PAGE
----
Stretch or Warm Up? Vital Pre-Workout Tips

The question athletes and workout buffs ponder is whether stretching is important at all before a workout or a game.

Winston-Salem State University physical therapy professor, Lynn Millar says that it’s important to distinguish between warming up and stretching. A warm-up “is an activity that helps get your muscles ready and blood circulating for activity. Stretching is definitely some sort of arm up” she says. “No coach I know would ever consider stretching alone to be a sufficient preparation before activity.”

The activity you plan to will help determine the importance of stretching in your preparation. Dr. Millar says, “As an example, a pulled hamstring is a common injury that sprinters suffer. I recommend a dynamic warm-up such as jogging with high knees since that activity is very dynamic,” says Dr. Millar. “Rarely does a distance runner suffer from a pulled hamstring. This is because when going out for a long jog, stretching is not required because you start out slowly and increase the pace in a gradual manner.”

The Mayo Clinic’s co-director of the Sports Medicine Center Rochester, Minn., Edward Laskowski, says that in the summer Olympics you’ll observe track-and-field athletes doing dynamic stretches. He states that “You’ll notice hurdlers kicking their legs up at the hurdle and slowly going over a few hurdles to warm up their muscles”.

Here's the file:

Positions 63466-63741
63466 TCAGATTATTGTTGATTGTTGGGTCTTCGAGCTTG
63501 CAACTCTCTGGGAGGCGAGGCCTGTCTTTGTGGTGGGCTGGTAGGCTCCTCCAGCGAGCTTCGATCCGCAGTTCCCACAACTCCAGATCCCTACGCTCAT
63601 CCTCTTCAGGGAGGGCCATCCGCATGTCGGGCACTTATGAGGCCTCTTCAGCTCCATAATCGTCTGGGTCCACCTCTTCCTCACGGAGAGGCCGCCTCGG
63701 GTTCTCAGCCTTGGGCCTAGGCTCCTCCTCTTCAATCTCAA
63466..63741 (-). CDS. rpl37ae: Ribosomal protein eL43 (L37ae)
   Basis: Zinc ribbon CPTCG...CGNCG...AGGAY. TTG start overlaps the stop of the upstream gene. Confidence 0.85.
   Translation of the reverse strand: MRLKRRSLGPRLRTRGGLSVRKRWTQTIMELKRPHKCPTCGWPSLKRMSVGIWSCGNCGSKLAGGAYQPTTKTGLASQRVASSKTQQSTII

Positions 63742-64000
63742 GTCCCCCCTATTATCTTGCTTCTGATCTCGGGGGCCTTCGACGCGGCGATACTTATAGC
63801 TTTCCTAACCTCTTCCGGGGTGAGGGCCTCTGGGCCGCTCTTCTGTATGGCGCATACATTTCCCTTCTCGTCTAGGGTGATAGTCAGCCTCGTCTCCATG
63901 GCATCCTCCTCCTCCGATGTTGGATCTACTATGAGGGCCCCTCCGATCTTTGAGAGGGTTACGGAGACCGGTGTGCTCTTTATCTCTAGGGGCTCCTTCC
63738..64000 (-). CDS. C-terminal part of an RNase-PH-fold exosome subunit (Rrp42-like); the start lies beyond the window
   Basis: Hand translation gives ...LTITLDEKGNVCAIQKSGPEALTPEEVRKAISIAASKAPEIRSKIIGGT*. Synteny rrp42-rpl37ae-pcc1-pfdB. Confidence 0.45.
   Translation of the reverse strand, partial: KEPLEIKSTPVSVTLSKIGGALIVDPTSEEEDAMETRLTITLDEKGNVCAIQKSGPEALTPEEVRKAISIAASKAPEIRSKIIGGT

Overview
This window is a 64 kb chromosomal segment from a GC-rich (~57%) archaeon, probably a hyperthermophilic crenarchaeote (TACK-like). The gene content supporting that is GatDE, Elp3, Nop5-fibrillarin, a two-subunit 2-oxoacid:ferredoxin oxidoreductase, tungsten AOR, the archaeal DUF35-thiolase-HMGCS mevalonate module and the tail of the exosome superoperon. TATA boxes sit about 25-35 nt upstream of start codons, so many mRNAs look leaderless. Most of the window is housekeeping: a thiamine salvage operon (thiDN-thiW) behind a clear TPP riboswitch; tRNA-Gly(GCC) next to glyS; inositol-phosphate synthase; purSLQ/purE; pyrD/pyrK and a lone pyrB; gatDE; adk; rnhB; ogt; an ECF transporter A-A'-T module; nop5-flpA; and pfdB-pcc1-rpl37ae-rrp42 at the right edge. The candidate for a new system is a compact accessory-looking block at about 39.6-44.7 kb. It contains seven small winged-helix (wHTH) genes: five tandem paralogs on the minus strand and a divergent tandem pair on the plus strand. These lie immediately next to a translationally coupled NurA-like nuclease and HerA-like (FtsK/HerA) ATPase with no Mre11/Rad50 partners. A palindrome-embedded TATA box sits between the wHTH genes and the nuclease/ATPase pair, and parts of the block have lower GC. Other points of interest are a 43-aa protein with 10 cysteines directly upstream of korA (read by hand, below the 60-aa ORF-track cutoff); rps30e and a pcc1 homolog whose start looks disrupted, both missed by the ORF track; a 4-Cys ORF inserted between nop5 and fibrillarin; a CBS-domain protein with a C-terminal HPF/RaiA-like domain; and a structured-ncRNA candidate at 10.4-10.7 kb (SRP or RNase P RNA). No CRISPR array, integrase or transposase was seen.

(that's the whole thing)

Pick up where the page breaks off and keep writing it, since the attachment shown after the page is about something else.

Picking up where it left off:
When it comes to stretching, genetics and age are huge factors.  Mr Laskowski says “Some people are naturally endowed with more flexible muscles.”  He added, “As we age, our muscles start to stiffen a little and it does help to warm up the muscles prior to a game of soccer or spend a bit more time easing into a jog.”

Dr. Millar recommends rather than stretching, people should increase their heart rate by starting out at a slower pace before beginning exercise. A few laps of slow-pace swimming can help warm the body up and get you into the rhythm before swimming at full pace or before going into an uphill sprint on a bike, start your bike at a very comfortable pace to slowly get the muscles warmed up and raise the heart rate up.